Gaming Blog

The Bristol Press – ‘Catan’ players battle for domestic tournament chance in Play Center qualifier

The Bristol Press - 'Catan' players battle for domestic tournament chance in Play Center qualifier

NEWINGTON — The Tabletop Gaming Center at 741 New Britain Road hosted a national championship qualifying tournament for the internationally recognized board game Settlers of Catan on Saturday and brought together competitors from across the state.

Twenty-four participants battled it out for points over a few rounds, moving with different opponents at the end of matches and had their scores tallied via an app. The qualified winner would be guaranteed a spot at the 2022 Catan USA National Championship Tournament in Columbus, Ohio and those who win the USA Tournament would be guaranteed a spot to compete at the 2022 Catan World Championship in Malta .

Catania’s first World Championship was held in 2002 in Essen, Germany.

Sometimes simply called “Settlers” or “Catan”, the game has been printed in 40 languages ​​with over 32 million copies and was first published in Germany by Franckh-Kosmos Verlag in 1995. Since then it has received several editing updates. and expansions. The game setup usually takes 15 minutes or less and the game can sometimes last a few hours. The base game allows three or four players to play on a hexagonal layout. Players build settlements and roads on the game board, recognized as the Isle of Catan, collect and trade resources, and outwit their opponents through superior tactics and infrastructure development. The spaces on the board are randomized for the start of each game. Dice rolls often determine the type and amount of resources players can collect.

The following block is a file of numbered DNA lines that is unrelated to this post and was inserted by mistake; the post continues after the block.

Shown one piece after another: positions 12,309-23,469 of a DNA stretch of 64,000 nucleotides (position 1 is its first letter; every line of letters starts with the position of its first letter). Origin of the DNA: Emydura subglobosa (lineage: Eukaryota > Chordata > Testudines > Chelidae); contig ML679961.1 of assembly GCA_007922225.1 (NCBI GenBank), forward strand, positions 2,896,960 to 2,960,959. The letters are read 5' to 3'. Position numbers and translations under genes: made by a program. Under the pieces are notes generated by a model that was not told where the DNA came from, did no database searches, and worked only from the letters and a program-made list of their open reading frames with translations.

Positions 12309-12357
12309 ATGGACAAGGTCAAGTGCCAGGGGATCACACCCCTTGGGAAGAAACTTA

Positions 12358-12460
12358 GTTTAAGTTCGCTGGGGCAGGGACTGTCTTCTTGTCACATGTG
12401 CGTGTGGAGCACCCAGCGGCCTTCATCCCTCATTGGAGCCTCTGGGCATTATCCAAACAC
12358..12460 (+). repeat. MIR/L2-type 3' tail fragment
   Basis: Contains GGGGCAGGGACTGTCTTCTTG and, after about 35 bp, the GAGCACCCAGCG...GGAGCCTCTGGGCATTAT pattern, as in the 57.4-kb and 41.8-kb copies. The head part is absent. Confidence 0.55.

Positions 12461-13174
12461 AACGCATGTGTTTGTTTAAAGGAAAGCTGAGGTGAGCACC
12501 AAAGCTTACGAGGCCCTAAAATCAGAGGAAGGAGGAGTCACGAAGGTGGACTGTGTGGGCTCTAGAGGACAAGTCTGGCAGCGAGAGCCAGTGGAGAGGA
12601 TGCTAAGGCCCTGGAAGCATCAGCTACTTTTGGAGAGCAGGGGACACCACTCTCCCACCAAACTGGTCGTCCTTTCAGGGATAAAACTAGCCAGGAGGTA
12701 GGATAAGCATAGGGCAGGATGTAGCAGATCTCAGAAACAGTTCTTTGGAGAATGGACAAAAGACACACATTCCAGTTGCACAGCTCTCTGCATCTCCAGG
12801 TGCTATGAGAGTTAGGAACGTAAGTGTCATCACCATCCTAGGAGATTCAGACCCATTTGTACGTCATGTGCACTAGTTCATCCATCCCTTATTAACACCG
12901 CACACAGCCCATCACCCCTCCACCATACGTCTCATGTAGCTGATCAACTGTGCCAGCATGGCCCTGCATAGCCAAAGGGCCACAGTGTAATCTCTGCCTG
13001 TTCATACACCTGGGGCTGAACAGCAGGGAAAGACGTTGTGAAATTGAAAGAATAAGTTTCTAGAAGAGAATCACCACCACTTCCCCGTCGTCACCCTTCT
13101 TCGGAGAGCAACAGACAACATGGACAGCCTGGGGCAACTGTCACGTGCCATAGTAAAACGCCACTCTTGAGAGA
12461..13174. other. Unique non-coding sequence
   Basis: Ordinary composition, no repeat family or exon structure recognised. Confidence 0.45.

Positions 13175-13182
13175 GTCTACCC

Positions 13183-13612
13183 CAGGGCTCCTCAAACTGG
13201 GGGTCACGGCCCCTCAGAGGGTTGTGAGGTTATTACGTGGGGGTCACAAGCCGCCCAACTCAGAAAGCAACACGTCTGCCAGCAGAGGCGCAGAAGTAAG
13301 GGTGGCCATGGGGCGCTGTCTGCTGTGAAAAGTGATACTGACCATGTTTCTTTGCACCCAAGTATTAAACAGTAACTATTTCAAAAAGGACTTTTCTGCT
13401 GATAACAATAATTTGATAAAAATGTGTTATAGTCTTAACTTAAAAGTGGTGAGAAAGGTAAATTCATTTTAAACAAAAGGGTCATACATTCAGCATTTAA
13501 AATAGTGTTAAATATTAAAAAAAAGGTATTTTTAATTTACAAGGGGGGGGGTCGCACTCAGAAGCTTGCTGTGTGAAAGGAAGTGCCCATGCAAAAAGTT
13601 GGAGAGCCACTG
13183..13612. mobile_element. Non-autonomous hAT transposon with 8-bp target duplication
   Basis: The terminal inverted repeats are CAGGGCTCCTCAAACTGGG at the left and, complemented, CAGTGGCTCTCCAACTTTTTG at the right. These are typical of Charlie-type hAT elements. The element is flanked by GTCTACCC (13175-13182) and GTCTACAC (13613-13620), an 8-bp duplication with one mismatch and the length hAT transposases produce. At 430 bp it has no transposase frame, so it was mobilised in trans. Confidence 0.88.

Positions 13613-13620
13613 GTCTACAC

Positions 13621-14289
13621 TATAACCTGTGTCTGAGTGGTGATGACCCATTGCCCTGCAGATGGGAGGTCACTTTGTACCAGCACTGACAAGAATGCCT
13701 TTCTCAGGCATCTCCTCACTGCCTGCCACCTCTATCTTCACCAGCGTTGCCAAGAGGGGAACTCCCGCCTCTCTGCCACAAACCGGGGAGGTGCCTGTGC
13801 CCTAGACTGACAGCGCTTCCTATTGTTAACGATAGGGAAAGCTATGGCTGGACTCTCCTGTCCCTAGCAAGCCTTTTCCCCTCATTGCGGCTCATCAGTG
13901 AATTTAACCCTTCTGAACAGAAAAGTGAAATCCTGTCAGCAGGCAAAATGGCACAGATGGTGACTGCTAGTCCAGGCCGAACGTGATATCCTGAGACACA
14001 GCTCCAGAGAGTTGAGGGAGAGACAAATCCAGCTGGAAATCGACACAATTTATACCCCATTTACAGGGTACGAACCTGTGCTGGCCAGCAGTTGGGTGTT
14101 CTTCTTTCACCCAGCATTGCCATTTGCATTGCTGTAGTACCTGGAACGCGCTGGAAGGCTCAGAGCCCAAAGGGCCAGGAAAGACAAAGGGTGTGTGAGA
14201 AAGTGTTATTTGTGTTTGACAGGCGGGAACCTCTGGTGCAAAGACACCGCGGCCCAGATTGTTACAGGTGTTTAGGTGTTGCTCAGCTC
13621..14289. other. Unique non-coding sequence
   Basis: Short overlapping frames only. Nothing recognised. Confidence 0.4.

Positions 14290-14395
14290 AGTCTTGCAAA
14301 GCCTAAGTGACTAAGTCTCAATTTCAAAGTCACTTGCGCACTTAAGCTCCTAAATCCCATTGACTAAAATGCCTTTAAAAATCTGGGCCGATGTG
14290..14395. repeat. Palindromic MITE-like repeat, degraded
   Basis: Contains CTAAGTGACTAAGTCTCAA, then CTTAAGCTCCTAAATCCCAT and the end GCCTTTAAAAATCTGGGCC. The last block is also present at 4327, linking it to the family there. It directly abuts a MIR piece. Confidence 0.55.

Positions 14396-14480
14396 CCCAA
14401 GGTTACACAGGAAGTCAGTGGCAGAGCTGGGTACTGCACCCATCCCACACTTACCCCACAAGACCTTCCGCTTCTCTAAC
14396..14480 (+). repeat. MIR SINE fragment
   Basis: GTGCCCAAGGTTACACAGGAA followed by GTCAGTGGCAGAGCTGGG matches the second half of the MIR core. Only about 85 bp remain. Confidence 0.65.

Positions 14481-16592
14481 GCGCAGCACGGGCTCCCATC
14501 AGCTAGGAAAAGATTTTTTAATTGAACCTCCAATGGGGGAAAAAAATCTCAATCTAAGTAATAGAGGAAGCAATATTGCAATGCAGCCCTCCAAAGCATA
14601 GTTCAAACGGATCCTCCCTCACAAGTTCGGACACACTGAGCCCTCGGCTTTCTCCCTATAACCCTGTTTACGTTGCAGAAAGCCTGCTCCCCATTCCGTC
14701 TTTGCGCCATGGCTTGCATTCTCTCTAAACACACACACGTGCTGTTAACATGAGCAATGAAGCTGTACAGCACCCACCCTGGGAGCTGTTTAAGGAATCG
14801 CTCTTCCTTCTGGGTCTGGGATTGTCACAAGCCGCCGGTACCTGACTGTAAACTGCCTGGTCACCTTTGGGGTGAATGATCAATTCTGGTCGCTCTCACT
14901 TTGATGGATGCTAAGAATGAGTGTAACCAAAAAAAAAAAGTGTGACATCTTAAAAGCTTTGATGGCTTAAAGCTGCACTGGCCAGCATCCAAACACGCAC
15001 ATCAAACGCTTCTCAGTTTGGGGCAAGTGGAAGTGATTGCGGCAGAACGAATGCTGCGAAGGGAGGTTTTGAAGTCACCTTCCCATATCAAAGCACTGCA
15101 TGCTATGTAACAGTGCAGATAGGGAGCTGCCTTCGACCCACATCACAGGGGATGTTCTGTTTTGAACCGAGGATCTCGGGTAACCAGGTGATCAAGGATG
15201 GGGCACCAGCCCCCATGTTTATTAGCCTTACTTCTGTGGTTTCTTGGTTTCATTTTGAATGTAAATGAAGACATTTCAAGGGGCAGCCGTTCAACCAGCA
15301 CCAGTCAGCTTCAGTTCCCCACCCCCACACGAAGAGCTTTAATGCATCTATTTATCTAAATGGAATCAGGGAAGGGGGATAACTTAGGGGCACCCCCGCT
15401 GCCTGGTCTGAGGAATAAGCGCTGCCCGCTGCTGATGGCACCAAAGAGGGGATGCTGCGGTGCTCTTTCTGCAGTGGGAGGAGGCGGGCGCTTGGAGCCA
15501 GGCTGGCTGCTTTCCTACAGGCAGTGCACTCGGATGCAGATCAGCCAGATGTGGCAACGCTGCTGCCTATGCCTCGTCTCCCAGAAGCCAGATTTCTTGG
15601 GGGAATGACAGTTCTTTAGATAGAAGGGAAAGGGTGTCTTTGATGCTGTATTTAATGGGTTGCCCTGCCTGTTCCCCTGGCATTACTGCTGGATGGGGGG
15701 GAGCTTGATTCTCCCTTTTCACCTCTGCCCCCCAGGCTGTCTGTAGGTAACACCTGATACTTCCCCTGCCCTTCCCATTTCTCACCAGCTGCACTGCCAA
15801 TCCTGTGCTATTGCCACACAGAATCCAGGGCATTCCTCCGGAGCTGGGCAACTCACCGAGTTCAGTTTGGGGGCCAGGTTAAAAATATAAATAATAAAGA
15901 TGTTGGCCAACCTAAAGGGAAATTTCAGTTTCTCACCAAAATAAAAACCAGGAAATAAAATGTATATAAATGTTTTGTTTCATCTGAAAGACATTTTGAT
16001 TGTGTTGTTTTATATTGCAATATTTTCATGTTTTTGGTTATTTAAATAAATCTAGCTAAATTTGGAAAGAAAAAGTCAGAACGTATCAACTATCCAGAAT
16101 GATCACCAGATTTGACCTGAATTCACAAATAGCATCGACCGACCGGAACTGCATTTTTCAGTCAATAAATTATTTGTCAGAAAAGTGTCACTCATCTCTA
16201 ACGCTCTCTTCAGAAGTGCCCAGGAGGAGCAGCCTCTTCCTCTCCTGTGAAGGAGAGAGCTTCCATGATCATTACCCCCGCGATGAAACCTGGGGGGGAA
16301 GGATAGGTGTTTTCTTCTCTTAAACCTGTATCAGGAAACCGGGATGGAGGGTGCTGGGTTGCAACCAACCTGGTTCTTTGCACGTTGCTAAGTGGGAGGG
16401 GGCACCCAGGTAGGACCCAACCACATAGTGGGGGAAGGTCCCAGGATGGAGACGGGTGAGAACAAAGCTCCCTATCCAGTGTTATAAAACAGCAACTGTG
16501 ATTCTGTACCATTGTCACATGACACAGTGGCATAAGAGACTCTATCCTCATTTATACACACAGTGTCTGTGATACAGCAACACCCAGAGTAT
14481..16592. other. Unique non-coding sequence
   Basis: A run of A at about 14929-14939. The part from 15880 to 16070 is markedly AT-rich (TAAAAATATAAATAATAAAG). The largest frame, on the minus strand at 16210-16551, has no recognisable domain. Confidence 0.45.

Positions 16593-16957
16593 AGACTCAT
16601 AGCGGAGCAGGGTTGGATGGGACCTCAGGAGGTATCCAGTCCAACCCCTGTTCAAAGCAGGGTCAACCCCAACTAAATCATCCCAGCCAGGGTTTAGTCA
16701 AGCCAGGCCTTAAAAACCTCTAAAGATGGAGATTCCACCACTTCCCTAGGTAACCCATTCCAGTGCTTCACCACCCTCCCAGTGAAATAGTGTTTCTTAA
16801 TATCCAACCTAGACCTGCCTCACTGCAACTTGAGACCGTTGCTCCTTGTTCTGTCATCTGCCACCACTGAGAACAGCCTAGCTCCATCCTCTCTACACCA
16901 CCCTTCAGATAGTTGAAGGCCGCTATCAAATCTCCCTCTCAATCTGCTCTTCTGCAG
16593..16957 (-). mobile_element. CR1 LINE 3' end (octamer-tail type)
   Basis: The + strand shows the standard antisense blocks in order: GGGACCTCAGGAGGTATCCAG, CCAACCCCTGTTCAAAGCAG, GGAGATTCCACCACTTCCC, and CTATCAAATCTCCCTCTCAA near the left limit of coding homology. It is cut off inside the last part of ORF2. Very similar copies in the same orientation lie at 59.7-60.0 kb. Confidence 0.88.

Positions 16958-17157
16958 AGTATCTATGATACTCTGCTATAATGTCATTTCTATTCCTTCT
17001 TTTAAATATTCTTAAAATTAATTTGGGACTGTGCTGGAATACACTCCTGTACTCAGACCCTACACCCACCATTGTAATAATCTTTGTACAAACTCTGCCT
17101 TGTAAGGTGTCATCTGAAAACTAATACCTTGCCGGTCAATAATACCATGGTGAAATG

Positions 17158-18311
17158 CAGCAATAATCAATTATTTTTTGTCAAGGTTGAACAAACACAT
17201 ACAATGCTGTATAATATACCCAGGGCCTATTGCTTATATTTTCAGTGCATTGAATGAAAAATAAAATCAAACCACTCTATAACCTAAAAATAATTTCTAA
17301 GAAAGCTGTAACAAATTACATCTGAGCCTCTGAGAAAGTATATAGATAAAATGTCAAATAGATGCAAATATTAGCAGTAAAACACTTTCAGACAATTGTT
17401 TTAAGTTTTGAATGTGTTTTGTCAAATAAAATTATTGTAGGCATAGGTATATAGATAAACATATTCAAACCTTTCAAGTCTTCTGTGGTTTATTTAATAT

Old Lyme resident and tournament competitor John Stearns said he started playing Settlers in December last year online and was “hooked” about it. He saw a notice for the contest and came to play in his first live board game tournament.

“Unlike chess, every (starting) state of the board is different and there is a lot of initial strategy to follow and there is a steep skill curve where you can improve as you are able to follow and predict making decisions and how they affect each other down the line,” he said. “The only downside is that there’s still a lot of luck in the game.

Stearns said he liked the game because it had a good mix of skill and luck.

Chris Ceron, David Canales, Stephanie Chung and Mario Balducci visited the tournament as friends from Queens, New York.

“We play every week and we think we’re good, so we went online and found (the tournament),” Balducci said.

“Every week we have a permanent priority reservation,” Chung said of the group’s playing times. “We love Catan and they should put us on the box.”

Ceron said he first introduced Chung to the game before the pandemic and they played several times a week.

” I do not know what it is. Maybe it’s the numbers and the odds and the placement,” Ceron said of why he enjoyed the game. “We expanded (in game expansions). When we met Mario and David a few months ago, we realized that they were also playing Catan and our friendship was built on that.

Canales said it was nice to play with friends and he liked every game to be different.

“I guess we usually attack the player who wins,” Balducci said of his game tactics, given that the nature of the game allows for trades and potential allied actions, albeit brief.

Asked about the store’s many and varied gaming events, table game center owner Haldan Pflueger-Smith said the store’s goal is to be there for members of its community.

“It’s all of our communities, whether it’s people who want to play board games or card games. We want to be a welcoming place for people of all genders, ethnicities, races and everything,” he said. “Especially in today’s world, we want to be that place where people can come, relax, be, and just have fun.”

At press time, tournament results were not yet available.